Thursday, 28 December 2017

Movie Review: Hounds Of Love (2017)



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The plot: On her way to a party, teenager Vicki (Ashleigh Cummings) is picked up by suburban couple Evelyn (Emma Booth) and John (Stephen Curry), who offer her a lift. However, they don’t take her to the party; they take to the same place they took the last few strays they picked up from the side of the road: Shackled to a bed in their home. Turns, Evelyn and John’s sexual tastes lean to the more… adventurous, and if she wants to make it out alive, she’ll have to figure out how to turn the tables against her captors.





Along with it being nice to see Ashleigh Cummings in a movie again so soon after Pork Pie, it’s also rather gratifying to see her absolutely nail her character. She’s the film’s main victim and she sells the pain and abject terror very well, but its smaller moments, the ones where she tries to appeal to the humanity in her captors, that she shows off what she’s really capable of. Susie Porter as her mother gives an emotionally powerful performance here, hitting the quiet and loud moments with equal intensity, and Damian De Montemas as her father brings home some of the bigger themes of the story.

But it’s with the main couple that the real magic starts to happen, starting with Stephen Curry (no, not the American basketball player) as far less of a human and more a beast wearing a human’s skin. Knowing his background in Aussie comedy and even being part of some of our national cinema’s crowning moments, I legit never would have guessed that this guy was capable of being this terrifying. And then there’s Emma Booth, who arguably is actually the main character of the film. With how non-verbal a lot of the film is to begin with, she does amazingly well at delivering so many conflicting and often confronting emotions through only a few glances. This is one of those rare performances that suddenly make me give a shit about awards ceremonies, because she flat-out deserves to win Best Actress. Thankfully, she did; some things in this world still make sense.

As much as seeing Australian directors make it big in the global film industry fills me with a certain amount of pride, there’s always been this aspect of… well, there’s no other way to put it: Selling out. Look at some of the more celebrated films made by Aussies: Mad Max: Fury Road, Highlander (the first one, at least), even the works of Joel Edgerton like The Gift; all terrific films, but you wouldn’t have immediately guessed that they came from a very distinct cultural background. Hell, even with the under-the-radar flicks I’ve covered on here like Lead Me Astray, there’s still that feeling of taking on outside influences. Enter this film, which is absolutely soaked in 80’s Aussie kitsch. The Western Australian suburbs, the vernacular, the traces of cultural cringe involving the so-called ‘upper-middle class Australiana’; so much of this feels like it only could have come from one place. The film even opens on a scene of teenagers playing netball, one of the most decidedly Aussie things a film could start with.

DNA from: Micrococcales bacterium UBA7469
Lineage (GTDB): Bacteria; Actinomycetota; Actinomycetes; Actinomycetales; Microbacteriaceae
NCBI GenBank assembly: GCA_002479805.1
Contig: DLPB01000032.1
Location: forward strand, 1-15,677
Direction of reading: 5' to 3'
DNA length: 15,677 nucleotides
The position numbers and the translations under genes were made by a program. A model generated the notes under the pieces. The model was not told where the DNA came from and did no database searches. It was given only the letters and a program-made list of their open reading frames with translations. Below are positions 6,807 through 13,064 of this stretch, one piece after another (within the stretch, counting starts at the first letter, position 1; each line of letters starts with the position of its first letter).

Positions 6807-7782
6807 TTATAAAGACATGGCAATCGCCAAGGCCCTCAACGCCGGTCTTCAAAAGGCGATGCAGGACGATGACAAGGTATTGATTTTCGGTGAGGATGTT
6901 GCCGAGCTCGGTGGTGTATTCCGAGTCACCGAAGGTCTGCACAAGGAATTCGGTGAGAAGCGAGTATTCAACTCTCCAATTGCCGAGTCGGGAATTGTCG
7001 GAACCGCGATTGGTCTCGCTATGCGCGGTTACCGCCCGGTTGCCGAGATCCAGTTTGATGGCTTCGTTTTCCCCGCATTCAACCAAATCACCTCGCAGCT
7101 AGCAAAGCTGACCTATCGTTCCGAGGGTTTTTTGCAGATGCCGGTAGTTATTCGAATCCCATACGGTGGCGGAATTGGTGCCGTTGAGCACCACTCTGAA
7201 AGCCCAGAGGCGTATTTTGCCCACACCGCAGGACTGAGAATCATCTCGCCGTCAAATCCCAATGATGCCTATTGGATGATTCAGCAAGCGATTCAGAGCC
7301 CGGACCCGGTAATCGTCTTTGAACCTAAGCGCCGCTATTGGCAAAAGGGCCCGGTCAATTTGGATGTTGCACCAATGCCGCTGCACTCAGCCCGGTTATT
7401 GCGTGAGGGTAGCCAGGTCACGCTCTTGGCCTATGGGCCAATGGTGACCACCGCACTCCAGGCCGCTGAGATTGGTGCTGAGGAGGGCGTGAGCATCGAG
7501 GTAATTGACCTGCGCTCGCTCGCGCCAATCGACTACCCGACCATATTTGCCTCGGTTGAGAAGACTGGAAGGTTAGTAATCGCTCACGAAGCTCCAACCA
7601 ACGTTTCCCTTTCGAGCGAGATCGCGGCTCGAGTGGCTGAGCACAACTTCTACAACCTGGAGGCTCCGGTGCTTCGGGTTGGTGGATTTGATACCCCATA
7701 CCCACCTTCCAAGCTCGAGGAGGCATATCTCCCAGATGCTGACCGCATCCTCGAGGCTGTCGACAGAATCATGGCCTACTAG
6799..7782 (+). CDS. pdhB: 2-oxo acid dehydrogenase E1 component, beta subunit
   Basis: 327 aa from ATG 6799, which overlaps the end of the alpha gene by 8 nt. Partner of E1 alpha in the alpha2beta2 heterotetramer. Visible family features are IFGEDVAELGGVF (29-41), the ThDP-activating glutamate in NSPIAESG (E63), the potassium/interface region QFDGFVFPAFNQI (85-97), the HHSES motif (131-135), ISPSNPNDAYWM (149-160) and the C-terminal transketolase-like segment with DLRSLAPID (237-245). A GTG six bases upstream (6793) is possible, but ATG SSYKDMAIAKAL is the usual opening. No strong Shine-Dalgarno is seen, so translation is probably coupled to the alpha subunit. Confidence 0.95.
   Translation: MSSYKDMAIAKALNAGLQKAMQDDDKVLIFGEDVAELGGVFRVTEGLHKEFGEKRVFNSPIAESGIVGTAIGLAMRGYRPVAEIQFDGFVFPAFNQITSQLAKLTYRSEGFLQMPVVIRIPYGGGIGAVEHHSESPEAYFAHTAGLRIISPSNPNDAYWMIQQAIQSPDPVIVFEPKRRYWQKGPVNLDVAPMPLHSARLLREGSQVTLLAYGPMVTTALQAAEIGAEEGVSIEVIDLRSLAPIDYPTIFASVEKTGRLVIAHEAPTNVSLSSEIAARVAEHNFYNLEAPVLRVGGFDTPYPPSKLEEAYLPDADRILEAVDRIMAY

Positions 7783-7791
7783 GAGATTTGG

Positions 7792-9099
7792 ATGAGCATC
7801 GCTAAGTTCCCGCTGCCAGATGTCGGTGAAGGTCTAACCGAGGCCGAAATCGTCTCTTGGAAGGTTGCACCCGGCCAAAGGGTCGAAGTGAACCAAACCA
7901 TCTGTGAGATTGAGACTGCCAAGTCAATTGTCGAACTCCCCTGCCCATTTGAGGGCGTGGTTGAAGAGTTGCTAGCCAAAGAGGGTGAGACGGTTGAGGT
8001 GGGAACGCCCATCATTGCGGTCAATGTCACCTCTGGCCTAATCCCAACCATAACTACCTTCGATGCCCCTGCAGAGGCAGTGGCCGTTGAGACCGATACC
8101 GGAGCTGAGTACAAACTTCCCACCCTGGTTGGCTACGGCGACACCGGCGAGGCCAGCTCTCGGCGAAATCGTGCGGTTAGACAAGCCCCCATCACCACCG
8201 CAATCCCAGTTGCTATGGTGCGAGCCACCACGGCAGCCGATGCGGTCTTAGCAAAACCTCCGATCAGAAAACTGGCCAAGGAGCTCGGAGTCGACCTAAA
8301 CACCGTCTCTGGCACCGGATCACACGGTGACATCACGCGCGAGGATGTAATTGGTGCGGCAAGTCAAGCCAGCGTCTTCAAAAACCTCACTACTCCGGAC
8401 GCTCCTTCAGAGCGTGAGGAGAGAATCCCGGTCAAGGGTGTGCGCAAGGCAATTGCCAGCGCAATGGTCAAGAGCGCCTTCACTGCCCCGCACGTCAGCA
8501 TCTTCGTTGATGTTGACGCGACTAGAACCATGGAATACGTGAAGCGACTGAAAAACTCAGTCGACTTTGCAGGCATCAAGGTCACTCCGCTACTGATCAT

I highlight all of this not just out of a sense of national pride, but rather to draw attention to how mundane this all feels to a local audience. No joke, after I finished the film, I looked outside my bedroom window to see the same collection of trees, fences and homogenized architecture that is so prominent in this film. It’s grounded in a very definite realm of reality, retro though it may be, which makes the events that take place feel even more unsettling. It takes the usual approach of suburban horror in that it emphasizes the mundane to highlight the shocking, making how domestic everything looks work to the film’s advantage when it gets to showing what the Whites do with their victims (Wow, that’s an accidentally loaded sentence). I say that but, in all honesty, we aren’t actually shown all that much. We get a hefty dose of grit and slime coating the action, but the film ends up implying rather than being graphic. When dealing with physical, sexual and even psychological abuse, this method is usually advisable, but it works especially well here at showing just how vile these actions are… and how close they could be to the local audience.